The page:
Wildfires are a destructive force of nature that you don’t want to cross paths with. Luckily, there might be a chance to prevent some bursts by knowing what causes wildfires. This is what we’ll be focusing on in the continuation of this article alongside with some solutions.
What Is A Wildfire?
Real wildfire isn’t green and able to burn on the surface of water and we should be grateful for that. We say this because they cause enough damage as it is. Wildfires aren’t anything but uncontrollable blazes that have started to spread out on large areas of vegetation. These fires can last for several days straight and they scorch any kind of organic matter in their path.
In the United States, we can talk about approximately 100,000 wildfires starting every year. On an average, millions of acres of land get lost amid the blazes.
For narrower areas, wildfires that mostly affect one particular type of vegetation have their own specific names. We can have forest fires, grass fires, peat fires, or bush fires depending on which type of flora is affected most.
What Causes Wildfires?
Unfortunately, wildfire causes are many and plenty. It doesn’t help that forests and patches with dry vegetation are essentially danger zones. It’s worth noting that wildfires tend to start, most of the time, in areas with dry and hot climates.
Human intervention is what causes wildfires most frequently in the USA. Most of the time it’s because of our indirect actions, though there are some situations where the fire starts with intention. Find below a list detailing what causes wildfires at the hand of any of us.
Camping is loads of fun and strumming your guitar while roasting some marshmallows above a campfire can often make the whole experience all the more charming. However, unattended campfires are guaranteed wildfire hazards.
In order to avoid the possible outcomes of a campfire, your first step is ensuring that you’re setting up your tent in a relatively safe area. Igniting a blaze in the heart of the forest with logs and trees all around drastically increases the risk of a wildfire explosion. Moreover, don’t sleep with your fire still lit unless there is someone to watch over it. And don’t forget to put it out when you leave!
Many people burn debris and yard junk in order to get rid of it. It’s legal to do so, which should theoretically imply that it’s not dangerous. Unfortunately, at the end of the day, fire is still fire and it can easily get out of hand. Tricky winds may make it bigger and more difficult to keep under control.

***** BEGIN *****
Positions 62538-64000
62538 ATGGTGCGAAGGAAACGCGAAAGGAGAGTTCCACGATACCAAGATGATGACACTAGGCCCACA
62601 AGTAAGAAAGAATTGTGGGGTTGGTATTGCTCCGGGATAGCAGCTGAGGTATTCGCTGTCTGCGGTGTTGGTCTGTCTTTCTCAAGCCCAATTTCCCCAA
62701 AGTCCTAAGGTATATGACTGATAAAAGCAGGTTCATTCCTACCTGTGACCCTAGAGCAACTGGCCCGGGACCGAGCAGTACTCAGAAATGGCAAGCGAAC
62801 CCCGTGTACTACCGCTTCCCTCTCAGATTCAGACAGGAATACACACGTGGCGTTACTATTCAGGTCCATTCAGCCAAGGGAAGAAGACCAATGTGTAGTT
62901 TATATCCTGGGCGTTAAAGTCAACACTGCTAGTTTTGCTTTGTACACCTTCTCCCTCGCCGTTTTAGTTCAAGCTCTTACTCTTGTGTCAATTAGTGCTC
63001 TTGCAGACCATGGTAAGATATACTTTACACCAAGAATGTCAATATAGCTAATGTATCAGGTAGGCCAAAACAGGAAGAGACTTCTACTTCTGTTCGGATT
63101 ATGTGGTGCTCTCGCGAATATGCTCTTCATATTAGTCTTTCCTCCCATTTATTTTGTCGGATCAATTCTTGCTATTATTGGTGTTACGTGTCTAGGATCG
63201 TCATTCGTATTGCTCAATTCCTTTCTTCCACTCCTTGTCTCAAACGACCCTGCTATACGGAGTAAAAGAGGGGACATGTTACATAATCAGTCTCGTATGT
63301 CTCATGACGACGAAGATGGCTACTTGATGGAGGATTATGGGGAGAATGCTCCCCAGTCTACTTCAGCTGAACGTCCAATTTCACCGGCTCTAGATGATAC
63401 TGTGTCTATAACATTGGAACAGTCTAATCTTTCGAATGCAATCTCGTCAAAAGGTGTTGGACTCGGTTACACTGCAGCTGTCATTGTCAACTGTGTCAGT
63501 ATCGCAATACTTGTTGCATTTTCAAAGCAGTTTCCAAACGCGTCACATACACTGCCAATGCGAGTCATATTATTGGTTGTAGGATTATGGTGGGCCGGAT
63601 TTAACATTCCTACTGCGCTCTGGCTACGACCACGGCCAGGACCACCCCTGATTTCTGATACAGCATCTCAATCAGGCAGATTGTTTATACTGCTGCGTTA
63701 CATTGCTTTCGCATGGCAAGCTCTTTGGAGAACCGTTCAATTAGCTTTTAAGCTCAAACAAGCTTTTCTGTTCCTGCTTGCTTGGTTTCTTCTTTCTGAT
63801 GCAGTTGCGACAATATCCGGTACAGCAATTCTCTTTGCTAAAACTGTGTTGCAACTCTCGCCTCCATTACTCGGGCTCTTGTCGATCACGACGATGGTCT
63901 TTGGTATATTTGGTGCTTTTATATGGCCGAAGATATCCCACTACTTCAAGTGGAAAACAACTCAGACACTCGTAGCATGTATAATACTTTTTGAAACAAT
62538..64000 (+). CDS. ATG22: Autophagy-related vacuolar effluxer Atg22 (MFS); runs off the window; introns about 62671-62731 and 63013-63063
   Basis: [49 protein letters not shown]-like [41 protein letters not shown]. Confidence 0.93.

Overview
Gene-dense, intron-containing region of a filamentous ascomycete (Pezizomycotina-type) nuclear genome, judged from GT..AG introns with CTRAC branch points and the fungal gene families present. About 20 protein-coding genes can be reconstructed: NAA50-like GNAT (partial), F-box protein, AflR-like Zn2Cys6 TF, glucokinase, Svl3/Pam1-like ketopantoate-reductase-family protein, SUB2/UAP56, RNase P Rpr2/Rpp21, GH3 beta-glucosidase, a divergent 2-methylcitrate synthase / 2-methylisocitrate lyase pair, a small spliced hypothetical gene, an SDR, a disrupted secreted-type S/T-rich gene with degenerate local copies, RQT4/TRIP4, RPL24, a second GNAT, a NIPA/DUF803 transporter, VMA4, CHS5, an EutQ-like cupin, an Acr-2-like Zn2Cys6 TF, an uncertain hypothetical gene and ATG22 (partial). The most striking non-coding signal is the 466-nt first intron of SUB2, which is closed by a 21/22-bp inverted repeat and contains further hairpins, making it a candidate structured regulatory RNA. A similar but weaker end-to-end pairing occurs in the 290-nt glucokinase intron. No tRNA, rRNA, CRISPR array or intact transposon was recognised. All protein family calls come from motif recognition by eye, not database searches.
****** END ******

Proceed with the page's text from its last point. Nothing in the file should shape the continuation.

If you really have to burn your debris, there isn’t really any way to avoid doing so. You can try to lower the risks of an inferno breaking out by always keeping a source of water nearby. Moreover, it would do to inspect your chosen area beforehand and see that it’s not particularly windy.
We’ve heard that cigarettes are bad in every possible way. They’re bad for your own health, for the health of people around you, and they’re harmful to the environment as well. When carelessly tossing a still lit cigarette on the ground, you’re turning this harm into a literal business.
Scratch the fact that it’s littering, a cigarette not properly put out can easily develop into a disastrous forest fire.
Fireworks should only be handled by people who know what they’re doing, period. They can cause some serious injuries when not kept under control. And in even worse scenarios, a firework can be what causes wildfires. Always keep your firework shows in open areas with no trees, twigs, figs, bushes, and whatnot around you. Forest fireworks are just a bad idea all around.
An arsonist sets fire to property, vehicles, and various other things with the express intention of causing damage. Cases of arson amount to approximately 30% of what causes wildfires. There are some people who willingly set fire to their own property and belongings in order to receive damage compensation. We can’t say this applies to forests since they’re public property, so for now we’ll just blame it all on a little bit of… mental instability.
A human’s action isn’t the only factor that causes wildfires. Mother Nature has a say in all of this as well and, unfortunately, she doesn’t shy away from igniting whole acres of vegetation.
Lightning is an extremely dangerous natural phenomenon, but it’s especially dangerous for forests. There is a particular type called “hot lightning” which is known to be the biggest fire-starter whenever a thunderstorm breaks out. Hot lightning can cause sparks that will set its vicinity ablaze, with the flame continuing to burn for a long time and being very difficult to put out.
During times of extremely arid and hot summer, the sheer power of the heat is enough to start wildfires. This happened in recent times both in the United States and other areas around the world, most notably in Australia.
Wildfire Prevention Solutions
- Respect the law. There are specific regulations which refer to the act of burning objects and they also state which substances you are and aren’t allowed to burn. If one particular thing is banned, chances are this is because it’s easily flammable and can accidentally evolve into a wildfire.
- Watch weather forecasts before you decide to start any fires, whether it’s burning junk or going camping. Avoid days that are particularly windy and that may pose obstacles in keeping the blaze under control.
- Contain your fires. The best example for that is a well-built campfire, which technically doesn’t allow the fire to spread from its source – not incredibly fast, at least. Don’t ever assume that “it won’t happen to you.” Always think one step ahead and ensure you’d be able to easily put out a fire should things go out of hand.
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